2007-10

Article Title Issue

Banks think global but still give local

Banks pulled off plenty of mergers between 1994 and 2004, often cutting costs in the process, yet their charitable giving didn’t suffer, according to a study of seven large banks and their predecessors.
2007-10

Dodging the overdraft

Within an eight-day stretch earlier this summer, two news reports appeared in my local paper that, when taken together, perfectly illustrated why the banking industry’s relationship with its ordinary-Joe customers is like that of a dysfunctional couple who swing wildly between love and strife.
2007-10

Getting it wholesale

Every year, convenience-store suppliers get together for a conference, and every year, it seems to Sherwin Herring, there’s talk of consolidation. “Our industry has the worst return on investment out of, like, 80-some wholesale industries.” It’s tough to boost revenue or margins much when competitors can get goods for about the same price you can. You can try to give better service, but so can they. Consolidation is one way to quickly increase sales, cut costs and maybe widen margins.
2007-10

House brand

It began as a rich man's folly — a French Renaissance chateau in North Carolina’s hillbilly highlands. George Vanderbilt, grandson of steamship and railroad magnate Cornelius “Commodore” Vanderbilt, nearly exhausted his share of the family fortune by buying 125,000 acres and building the 250-room mansion.
2007-10

Legislative trash talking

n 1978, the U.S. Supreme Court ruled that moving garbage constitutes commerce. As a result, New Jersey couldn't prohibit Philadelphia from trucking trash across the Delaware River into the Garden State. Nearly three decades later, North Carolina’s political leaders decided that they didn’t want this state to become New Jersey’s, or any other state’s, dumping ground.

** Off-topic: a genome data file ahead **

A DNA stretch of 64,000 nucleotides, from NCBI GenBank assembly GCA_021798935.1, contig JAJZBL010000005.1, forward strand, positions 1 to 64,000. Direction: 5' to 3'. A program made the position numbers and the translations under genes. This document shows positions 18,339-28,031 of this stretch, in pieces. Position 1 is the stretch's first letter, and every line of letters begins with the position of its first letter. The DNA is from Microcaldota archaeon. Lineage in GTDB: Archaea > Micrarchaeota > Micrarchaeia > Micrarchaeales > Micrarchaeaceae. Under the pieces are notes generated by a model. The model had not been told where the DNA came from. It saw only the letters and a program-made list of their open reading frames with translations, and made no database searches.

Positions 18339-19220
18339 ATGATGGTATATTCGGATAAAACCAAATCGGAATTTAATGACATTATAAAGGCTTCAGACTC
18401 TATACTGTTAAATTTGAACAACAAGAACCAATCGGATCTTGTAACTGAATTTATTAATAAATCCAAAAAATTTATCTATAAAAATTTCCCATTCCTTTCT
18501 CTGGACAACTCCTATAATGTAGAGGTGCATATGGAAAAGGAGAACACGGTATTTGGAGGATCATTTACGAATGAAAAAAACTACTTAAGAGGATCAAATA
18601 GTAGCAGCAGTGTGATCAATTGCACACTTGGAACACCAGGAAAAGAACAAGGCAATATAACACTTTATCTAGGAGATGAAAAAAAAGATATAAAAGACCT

2007-10

Leviathan's lair

At Beaufort County’s largest employer, 1,050 workers follow a daily routine: Ore from the mine goes in, and out comes phosphoric acid and other compounds to make fertilizer, fire retardants, soft drinks, jams and jellies, animal feed and other products.
2007-10

Matter of opinion

As business editor of The News & Observer, Dan Gearino wrote a weekly column, but one annoyed the executive editor so much that he pulled the plug. “I’ll stipulate the charge: My columns were notably short on reverence,” concedes Dan, who channeled some of the creative energy that went into writing the column to his first novel — What the Deaf-Mute Heard — which Simon & Schuster published. It would win the state’s top fiction prize and be turned into the highest-rated TV movie of the decade.
2007-10

Point blank

Keith West stood 6-4 and weighed about 260. Nearly 40, the ex-Marine had gone soft around the waist, but his arms still looked as hard as tree trunks. His size served him well in his business. He had left the Smithfield Police Department in 2001 to start West-Tek Inc., his private police force, which within five years had more than 100 employees. He rarely took vacations, spending much of his time away from the office boning up on security practices and networking.
2007-10